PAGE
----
Some Insight into a Complex Condition
As a psychotherapist with forty years of experience, I worked with many older individuals whose thinking was clear when we started therapy. The leading complaint that brought them into therapy was depression. Soon after starting, perhaps six months to a year, they gradually descended into dementia. Families were invited to my office and referred to psychiatrists and medical doctors. They were then helped to choose between a nursing home or in-home healthcare for their loved ones.
Dementia is a term that describes symptoms that affect cognitive functions. Among these functions are memory, language, problem-solving, and the ability to perform everyday activities. It is a complex, progressive condition that primarily affects older adults but can also affect younger people. Approximately 50 million people worldwide have dementia.
Dementia can be a heartbreaking experience for families. Watching a loved one struggle with memory loss and confusion is emotionally draining for everyone involved. Family members must come together and support their loved ones with dementia and one another. While it’s not an easy journey, with love, patience, and understanding, families can navigate the challenges of dementia and make the most of every moment together.
The concept of dementia encompasses several distinct conditions. The most common type is Alzheimer’s disease, accounting for up to 80% of cases. Other types include vascular dementia, dementia with Lewy bodies, and frontotemporal dementia. These involve a decline in cognitive functioning, making it difficult to live independently.
Dementia is often associated with memory loss but encompasses far more than forgetfulness. Agitation, depression, apathy, and psychosis are common behavioral changes. Attention, language, executive functions (planning and organizing), and visuospatial skills are also affected.
Risk Factors and Prevention
Evidence suggests excessive alcohol consumption can negatively affect cognitive function and brain health. Studies have shown that heavy drinking can lead to a higher risk of developing dementia later in life. However, it’s important to note that not all cases of dementia are caused by alcoholism, and other factors such as genetics and age can also play a role. It’s always wise to practice moderation with alcohol consumption and to seek help if you or someone you know is struggling with addiction.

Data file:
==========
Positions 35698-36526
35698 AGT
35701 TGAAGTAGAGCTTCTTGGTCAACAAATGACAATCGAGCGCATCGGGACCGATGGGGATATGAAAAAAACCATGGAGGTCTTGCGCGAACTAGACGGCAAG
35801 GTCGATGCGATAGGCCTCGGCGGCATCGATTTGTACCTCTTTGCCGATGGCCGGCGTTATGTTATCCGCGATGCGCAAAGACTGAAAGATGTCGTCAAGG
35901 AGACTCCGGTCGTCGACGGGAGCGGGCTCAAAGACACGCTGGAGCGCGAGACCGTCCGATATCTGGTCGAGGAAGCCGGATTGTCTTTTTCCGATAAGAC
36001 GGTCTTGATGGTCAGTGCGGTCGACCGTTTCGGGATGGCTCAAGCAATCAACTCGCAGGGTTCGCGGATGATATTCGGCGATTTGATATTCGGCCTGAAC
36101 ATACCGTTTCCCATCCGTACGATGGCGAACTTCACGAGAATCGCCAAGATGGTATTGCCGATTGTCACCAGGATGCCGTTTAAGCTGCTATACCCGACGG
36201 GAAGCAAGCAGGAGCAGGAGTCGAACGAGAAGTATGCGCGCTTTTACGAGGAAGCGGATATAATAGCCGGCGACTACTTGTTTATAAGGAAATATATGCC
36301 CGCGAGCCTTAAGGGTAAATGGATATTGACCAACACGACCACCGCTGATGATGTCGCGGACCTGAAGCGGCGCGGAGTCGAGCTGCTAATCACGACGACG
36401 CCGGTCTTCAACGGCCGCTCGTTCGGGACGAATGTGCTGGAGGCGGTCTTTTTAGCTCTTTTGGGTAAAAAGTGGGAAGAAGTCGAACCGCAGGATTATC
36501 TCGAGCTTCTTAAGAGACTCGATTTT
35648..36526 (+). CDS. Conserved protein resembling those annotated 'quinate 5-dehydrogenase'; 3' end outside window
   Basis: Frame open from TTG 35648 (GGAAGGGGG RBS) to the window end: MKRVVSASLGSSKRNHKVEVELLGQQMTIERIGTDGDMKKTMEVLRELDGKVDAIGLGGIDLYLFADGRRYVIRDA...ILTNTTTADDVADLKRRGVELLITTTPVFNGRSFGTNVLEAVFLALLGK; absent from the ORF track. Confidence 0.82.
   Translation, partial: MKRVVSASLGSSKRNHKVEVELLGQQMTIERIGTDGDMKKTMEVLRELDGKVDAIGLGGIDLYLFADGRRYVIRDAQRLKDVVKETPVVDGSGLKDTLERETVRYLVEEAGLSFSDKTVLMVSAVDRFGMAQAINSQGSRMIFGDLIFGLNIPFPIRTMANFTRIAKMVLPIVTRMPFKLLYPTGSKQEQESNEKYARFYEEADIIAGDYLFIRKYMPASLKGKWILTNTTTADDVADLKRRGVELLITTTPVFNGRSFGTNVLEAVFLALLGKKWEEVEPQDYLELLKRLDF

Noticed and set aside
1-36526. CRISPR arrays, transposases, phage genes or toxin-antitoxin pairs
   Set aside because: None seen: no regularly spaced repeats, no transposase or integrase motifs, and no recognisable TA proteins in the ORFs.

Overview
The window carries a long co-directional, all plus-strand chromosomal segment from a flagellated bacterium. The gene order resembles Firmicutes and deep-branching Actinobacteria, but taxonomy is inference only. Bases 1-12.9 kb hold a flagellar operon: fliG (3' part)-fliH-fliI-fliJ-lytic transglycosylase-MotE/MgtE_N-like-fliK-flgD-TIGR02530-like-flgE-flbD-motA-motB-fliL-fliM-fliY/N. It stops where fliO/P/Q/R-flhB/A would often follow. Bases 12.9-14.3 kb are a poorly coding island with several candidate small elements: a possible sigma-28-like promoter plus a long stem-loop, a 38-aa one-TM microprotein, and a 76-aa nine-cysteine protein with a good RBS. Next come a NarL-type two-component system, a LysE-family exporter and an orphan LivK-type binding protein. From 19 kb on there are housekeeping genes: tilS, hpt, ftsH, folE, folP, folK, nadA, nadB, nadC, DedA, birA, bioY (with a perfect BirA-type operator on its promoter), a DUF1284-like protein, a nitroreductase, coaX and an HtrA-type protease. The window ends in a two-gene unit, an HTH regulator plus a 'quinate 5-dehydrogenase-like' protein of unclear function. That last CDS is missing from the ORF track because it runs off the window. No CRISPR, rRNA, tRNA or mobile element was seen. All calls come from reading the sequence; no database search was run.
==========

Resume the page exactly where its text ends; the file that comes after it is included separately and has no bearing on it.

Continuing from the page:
Additional risk factors for dementia are age, genetics, and lifestyle factors. Such factors are smoking, physical inactivity, and an unhealthy diet. Cardiovascular risk factors like hypertension, diabetes, and obesity in midlife may also increase the risk.
Importance of Early Diagnosis
Early diagnosis of dementia is crucial, as it can allow for better planning and care. Early diagnosis can also enable some individuals to participate in making plans. Of course, that depends on their cognitive abilities.
Living with dementia presents substantial challenges both for individuals and their caregivers. Medical treatments can ease some symptoms. But comprehensive care addresses the individual’s physical, psychological, social, and environmental needs. Over time, people with dementia will require increasing help with daily tasks. Eventually, they may need round-the-clock care.
Some Examples of dementia complications:
Restlessness in dementia can present as agitation, nervousness, or a continuous need for movement. It is a common symptom that can occur in all stages of the disease but often worsens as it progresses. Here are a few things that can contribute to restlessness in people with dementia:
- Physical Discomfort: This could be due to hunger, thirst, constipation, a full bladder, fatigue, infections, or even pain. However, people with dementia might not be capable of explaining their discomfort.
- Factors in the Environment: A new environment, too much noise or activity, or poor lighting can cause restlessness. A comfortable, quiet, and familiar environment is usually beneficial.
- Psychological Factors: Depression, anxiety, and boredom can cause restlessness. Changes in routine can also lead to increased agitation.
- Medications: Certain medications can cause restlessness as a side effect. Managing restlessness in dementia requires a holistic approach. Some general strategies include:
- Physical Activity: Regular physical activity like walking can help reduce restlessness.
- Engagement: Keeping the person engaged with enjoyable activities can help reduce restlessness and agitation.
- Comfort: Make sure the person is comfortable – this includes checking if they need to use the bathroom, are hungry or thirsty, or if their clothing is comfortable.
- Environment: Maintain a calm and quiet environment as much as possible. Familiar objects and photos may also help soothe the person.
- Routine: A daily routine can provide structure and predictability, reducing restlessness.
Each person with dementia is unique; what works for one may not work for another. It’s crucial to have a healthcare provider manage these symptoms, as they can provide personalized advice and guidance.
Living with dementia can be a challenging experience, not just for the patient but also for their family members and caregivers. It’s important to remember that people with dementia have feelings, emotions, and personalities. And they deserve to be treated with respect and dignity. Patience, understanding, and empathy are key when interacting with someone with dementia. Their ability to communicate and process information may be impaired.